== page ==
Plans to build a new Yankee Stadium in the South Bronx have kicked up a small storm of local protest. Many people who live near Mullaly and Macombs Dam Parks, where the new stadium will be built, are concerned about what it will mean for their neighborhood, and rightfully so. But the crucial public policy question here is whether there will be a net benefit for residents of the Bronx and the other boroughs. The answer is yes.Oh-kay... so, who is this New York Times and what has it done with the real Zimbalist? As in the one whose dismissal of the kind of consulting reports that generate such projections ("They engage in a very, very dubious methodology. They make unrealistic assumptions and they can produce whatever result they want to produce.") recalls the famous former MLB president Paul Beeston's line about major league baseball team finances ("Under generally acccepted acocunting principles, I can turn a $4 million profit into a $2 million loss, and I can get every national accounting firm to agree with me.").
Those who want no disruption and the maintenance of the status quo need to think again. The existing stadium was built in 1923 and grows more unsafe and expensive to maintain with each year. The Yankees have been spending nearly $10 million a year on maintenance at Yankee Stadium -- money that their lease allows them to deduct from the rent they pay the city. Engineering studies say it's time to build a new stadium.
The Yankees are proposing a fair financial deal to the city. Nationally, during the last 15 years, the public share in stadium development costs (that is, the stadium plus roads, utilities and so forth) for professional sports has averaged around 75 percent. The Yankees are planning to spend $800 million of their own money on the new stadium (no major league baseball team has spent more than $300 million on their own playing field). The city and state together will spend about $210 million for improvements in the neighborhood. By this reckoning, the public share is only about 21 percent.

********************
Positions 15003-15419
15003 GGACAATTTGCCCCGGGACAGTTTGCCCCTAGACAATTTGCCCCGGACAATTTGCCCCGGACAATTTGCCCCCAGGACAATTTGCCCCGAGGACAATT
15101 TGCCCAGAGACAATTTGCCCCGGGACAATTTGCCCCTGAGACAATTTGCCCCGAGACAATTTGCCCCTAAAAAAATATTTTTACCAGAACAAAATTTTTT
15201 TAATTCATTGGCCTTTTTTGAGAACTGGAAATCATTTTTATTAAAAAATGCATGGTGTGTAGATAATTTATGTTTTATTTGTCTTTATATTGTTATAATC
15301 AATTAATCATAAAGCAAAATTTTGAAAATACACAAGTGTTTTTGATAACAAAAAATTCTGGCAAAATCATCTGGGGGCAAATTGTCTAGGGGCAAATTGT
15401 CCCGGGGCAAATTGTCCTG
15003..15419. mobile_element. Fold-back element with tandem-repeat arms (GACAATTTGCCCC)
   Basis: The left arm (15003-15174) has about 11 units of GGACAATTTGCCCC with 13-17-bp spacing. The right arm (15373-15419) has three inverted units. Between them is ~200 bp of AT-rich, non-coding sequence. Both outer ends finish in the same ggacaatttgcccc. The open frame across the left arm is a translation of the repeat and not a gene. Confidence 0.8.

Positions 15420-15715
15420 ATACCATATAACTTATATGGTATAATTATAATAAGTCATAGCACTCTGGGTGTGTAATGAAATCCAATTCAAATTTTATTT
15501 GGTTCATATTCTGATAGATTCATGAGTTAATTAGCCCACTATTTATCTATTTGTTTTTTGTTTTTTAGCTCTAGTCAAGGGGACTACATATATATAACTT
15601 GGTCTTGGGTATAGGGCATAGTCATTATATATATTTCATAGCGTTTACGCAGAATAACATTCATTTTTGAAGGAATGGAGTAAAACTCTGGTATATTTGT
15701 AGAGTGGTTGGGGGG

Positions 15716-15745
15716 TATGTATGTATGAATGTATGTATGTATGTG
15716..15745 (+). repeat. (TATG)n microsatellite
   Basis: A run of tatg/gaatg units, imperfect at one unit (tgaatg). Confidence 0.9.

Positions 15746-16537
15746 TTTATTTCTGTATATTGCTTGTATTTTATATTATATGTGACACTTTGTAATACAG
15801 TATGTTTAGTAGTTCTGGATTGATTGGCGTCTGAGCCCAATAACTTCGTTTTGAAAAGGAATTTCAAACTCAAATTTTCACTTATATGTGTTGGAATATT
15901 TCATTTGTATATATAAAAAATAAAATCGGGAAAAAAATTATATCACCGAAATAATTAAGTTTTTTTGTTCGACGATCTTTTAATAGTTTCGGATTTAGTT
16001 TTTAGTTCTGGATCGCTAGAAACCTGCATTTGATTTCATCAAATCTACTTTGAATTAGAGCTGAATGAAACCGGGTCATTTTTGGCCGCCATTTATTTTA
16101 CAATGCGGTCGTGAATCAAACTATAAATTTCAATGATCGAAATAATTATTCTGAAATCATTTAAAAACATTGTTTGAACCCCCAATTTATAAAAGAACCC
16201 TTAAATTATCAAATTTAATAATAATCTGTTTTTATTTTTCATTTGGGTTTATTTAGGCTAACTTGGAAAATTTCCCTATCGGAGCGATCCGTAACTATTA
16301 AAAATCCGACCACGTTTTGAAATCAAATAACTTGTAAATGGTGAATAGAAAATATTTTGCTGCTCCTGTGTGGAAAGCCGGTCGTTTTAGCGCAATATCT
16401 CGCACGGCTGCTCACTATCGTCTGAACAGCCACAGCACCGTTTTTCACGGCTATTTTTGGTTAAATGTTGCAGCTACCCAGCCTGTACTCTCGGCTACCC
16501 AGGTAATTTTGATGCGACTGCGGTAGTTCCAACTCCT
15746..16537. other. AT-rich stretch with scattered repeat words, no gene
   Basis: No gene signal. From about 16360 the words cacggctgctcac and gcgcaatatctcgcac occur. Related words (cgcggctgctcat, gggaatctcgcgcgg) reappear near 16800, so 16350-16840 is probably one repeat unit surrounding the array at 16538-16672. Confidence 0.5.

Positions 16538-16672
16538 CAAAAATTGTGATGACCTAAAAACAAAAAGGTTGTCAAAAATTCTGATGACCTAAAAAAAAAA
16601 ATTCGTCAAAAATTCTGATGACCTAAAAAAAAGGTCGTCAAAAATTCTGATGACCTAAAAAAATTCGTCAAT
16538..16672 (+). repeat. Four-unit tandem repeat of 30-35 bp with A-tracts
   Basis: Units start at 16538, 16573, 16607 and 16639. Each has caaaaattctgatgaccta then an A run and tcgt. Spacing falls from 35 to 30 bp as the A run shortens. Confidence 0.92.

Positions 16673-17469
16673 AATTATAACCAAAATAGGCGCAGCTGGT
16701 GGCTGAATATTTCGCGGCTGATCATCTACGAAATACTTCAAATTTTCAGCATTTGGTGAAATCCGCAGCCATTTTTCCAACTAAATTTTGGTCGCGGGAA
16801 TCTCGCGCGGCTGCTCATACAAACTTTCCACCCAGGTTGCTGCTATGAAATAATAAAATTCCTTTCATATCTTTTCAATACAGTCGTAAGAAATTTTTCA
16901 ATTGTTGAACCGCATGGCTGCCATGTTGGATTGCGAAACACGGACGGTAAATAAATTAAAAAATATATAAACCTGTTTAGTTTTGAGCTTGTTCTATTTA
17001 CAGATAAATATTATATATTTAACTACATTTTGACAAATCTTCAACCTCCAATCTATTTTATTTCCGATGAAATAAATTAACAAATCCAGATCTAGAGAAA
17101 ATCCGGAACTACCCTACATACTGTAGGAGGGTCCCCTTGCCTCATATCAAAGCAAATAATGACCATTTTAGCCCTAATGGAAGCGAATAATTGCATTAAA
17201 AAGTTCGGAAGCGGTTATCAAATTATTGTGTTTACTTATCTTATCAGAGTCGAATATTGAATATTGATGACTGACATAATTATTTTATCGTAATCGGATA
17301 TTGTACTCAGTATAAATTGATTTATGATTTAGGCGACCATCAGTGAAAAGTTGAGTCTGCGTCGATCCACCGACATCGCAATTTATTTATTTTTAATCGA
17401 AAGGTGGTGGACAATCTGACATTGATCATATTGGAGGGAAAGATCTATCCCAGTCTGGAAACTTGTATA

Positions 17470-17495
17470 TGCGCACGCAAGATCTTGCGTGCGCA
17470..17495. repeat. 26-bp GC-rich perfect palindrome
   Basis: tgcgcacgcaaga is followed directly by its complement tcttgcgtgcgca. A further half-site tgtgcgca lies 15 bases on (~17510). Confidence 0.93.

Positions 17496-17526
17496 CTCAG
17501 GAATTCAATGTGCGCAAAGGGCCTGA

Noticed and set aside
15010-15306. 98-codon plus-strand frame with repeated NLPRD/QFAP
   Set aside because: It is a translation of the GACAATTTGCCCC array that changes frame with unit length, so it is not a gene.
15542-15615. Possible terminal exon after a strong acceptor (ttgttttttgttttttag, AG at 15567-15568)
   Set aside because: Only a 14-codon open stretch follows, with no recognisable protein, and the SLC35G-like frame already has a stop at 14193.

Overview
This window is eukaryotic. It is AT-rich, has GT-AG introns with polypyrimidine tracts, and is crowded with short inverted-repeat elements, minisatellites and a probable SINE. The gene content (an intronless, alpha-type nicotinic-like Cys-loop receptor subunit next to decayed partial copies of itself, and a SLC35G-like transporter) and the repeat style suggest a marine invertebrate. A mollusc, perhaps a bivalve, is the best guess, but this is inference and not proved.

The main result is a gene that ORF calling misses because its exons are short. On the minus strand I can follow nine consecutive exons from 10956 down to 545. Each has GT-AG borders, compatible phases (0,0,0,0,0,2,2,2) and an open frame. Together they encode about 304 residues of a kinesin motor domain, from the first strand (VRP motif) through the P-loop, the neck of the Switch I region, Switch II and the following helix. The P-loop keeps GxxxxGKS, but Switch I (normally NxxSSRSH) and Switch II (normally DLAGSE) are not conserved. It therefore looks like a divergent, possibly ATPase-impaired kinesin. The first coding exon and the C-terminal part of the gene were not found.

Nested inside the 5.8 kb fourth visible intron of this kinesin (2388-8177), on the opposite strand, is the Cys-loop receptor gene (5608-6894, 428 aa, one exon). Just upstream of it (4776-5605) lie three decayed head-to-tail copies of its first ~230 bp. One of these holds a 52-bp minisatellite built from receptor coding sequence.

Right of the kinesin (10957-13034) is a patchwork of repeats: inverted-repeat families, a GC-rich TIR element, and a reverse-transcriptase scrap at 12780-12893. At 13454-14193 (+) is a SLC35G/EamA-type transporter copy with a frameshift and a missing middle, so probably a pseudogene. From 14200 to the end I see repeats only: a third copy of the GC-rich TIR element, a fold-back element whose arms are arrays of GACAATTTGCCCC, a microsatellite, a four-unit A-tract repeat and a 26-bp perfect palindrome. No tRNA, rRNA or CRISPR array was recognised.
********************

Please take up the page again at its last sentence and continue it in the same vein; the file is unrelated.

...All major investment projects, no matter how positive they may be for a community, disrupt the life of somebody. Undoubtedly, some residents will be made worse off. But as an investment, the Yankees' stadium plan is a winner for the Bronx and all of New York.
Public cost is $444 million, which is from this. The Yankees' cost I just did the math on for this [BP] article -- here's what I've got:As for the Mets themselves,
-$312 million revenue-sharing deduction
-$103 million future rent
-$15 million present rent
-$44 million property taxes
This is just on the expense side, and doesn't include whatever new revenues each side would get, which would reduce the public deficit to the $250-350 million range, and undoubtedly put the Yankees well in the black.
Suddenly, what looked like a $444.4 million expense for the Mets -- which would have been a larger private contribution than any prior stadium in baseball history -- has become a far more manageable $104.5 million, right in line with what other teams have paid of late. The public, even by the state's own optimistic economic projections, would be left with a minimum of $178 million in red ink after paying for land and infrastructure, plus all those tax and rent breaks.Count deMause -- co-author of Field of Schemes -- as among those responsible for spreading that meme, and tip your cap to somebody who understands that while big shiny ballparks are fun to imagine, the devil is in the details, and the details of Yankee Stadium #3 (The House That Ruthless Exaggeration Built?) don't paint a flattering picture of the Yanks or of Zimbalist's endorsement.
I think we can officially call this a trend. Back in the bad old days of the 1990s, spending public money on stadium construction was relatively uncontroversial, with debates limited mostly to who exactly would get stuck with the tax bill. (Cigarette smokers and car renters were two popular targets, mostly because it's hard to tax child molesters and puppy-kickers.) But more recently, as the general public has started picking up on the "stadiums are bad investments" meme, sports team owners and their political allies have increasingly started looking for ways to, if nothing else, make the transmogrification of public dollars into private profit less obvious. In the latest example (non-baseball division), the New York Times' Charles Bagli revealed last week that the two local teams in that other sport with the pointy ball are expecting windfall profits from their new "privately built" stadium in New Jersey; the state, meanwhile, will be giving up 20 acres of free land and getting shut out of parking, luxury suite and ad revenues.
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